Savile’s description of a big old friendly longneck dinosaur as a “living climax of horror, arrant in its filthy gruesomeness, indecently manifest in the face of nature” is absolutely delightful. It’s like if Cthulhu revealed himself as a big chonky dumbo octopus, or Shub-Niggurath-of-the-Woods-with-a-Thousand-Young was a fainting goat. There’s just no way anyone could make something as inherently ridiculous as an undead brontosaurus even remotely threatening (he wrote, ominously. Keep reading…).

Dinosaurs are rarely seen in tales of psychological or existential horror. They’re quite popular as antagonists in sci-fi adventure stories, especially in the case of one particular blockbuster franchise (which should technically be called “Mesozoic Park”) and its marquee monster (which should technically be called a “dolphin-brained plucked Deinonychus”). But the raptors in Jurassic Park are scary because they pose a tangible, physical threat to life and limb. Even though they aren’t historically accurate, they look and act like believable pack-hunting carnivorous animals, and compared to the unknowable monsters of Lovecraftian horror their motives are refreshingly straightforward. The Turkeyraptor Nudus doesn’t want to consume your mind with madness; it wants to consume your intestines with its big, pointy teeth.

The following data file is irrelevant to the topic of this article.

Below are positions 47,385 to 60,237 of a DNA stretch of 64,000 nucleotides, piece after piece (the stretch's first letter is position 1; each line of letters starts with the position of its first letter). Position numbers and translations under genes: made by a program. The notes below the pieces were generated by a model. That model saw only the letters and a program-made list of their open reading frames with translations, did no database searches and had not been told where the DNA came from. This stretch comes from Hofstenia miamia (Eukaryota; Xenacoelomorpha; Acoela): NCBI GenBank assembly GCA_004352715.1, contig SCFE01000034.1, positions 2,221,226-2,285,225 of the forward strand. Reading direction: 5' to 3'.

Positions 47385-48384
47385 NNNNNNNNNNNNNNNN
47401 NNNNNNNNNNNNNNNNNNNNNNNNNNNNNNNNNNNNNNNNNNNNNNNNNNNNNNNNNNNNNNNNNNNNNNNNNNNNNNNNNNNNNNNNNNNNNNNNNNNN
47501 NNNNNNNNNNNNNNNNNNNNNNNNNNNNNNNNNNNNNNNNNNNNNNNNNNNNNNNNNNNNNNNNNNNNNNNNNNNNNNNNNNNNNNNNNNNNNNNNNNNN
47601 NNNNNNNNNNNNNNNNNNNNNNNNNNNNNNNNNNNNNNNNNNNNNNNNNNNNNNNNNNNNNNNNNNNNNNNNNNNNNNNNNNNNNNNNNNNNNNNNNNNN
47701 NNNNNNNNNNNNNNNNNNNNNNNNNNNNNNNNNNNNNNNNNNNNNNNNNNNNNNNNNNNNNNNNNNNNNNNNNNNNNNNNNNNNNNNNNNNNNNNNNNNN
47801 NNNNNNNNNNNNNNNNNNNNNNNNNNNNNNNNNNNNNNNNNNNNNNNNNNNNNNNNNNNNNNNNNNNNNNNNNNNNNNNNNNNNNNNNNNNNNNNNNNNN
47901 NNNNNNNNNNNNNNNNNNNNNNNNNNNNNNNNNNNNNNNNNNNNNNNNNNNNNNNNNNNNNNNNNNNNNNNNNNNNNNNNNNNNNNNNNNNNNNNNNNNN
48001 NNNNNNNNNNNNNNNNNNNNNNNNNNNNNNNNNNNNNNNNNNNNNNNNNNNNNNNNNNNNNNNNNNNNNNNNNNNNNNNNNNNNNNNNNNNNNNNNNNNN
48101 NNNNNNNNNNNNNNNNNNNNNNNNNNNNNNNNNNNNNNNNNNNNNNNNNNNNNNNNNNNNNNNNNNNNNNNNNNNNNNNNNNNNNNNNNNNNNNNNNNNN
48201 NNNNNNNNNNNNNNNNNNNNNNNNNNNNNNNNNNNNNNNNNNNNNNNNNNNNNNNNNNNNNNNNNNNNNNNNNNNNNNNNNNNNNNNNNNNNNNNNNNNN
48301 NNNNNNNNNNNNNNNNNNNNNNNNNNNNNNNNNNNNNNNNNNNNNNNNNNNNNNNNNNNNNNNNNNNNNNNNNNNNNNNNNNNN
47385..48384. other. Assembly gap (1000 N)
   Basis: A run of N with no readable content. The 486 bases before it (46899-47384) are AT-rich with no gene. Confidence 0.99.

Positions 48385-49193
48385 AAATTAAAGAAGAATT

The most enduring example of dinosaur-as-cosmic-horror in popular culture is 1954’s original Godzilla. Like many great works of horror, Godzilla was conceived as an expression of collective anxieties: specifically, Japan’s national trauma in the wake of Hiroshima and Nagasaki. For ordinary Japanese citizens, the atomic bomb must have been as inexplicable and devastating as a meteor impact, while radiation sickness lingered in the aftermath like the toxic aura in Lovecraft’s “The Color out of Space.” Godzilla use paleontology to ground its monster in weird science fiction instead of pure fantasy: in a clever moment, the scientists deduce Godzilla’s prehistoric origins when they discover a living trilobite in one of its footprints. (In a less clever moment, we are told Godzilla is from the Jurassic Era, “two million years ago.”) But unlike Spielberg’s raptors or even Lovecraft’s penguins, the Godzilla of 1954 is not motivated by any recognizable animal instinct. It emerges from the ocean and then it just keeps going, trudging through bridges and buildings as if wading through mud, oblivious to the destruction it leaves in its wake. The weight and heft of the rubber suit convey the creature’s physical immensity; the black-and-white filmmaking often casts Godzilla as an undifferentiated mass of dark matter, a living avalanche of noise and pain and sheer kinetic force. The first Godzilla demands to be recognized as one of the purest expressions of horror in human history—a nation’s gut-level response to the greatest imaginable act of violence, realized on the grandest possible cinematic scale.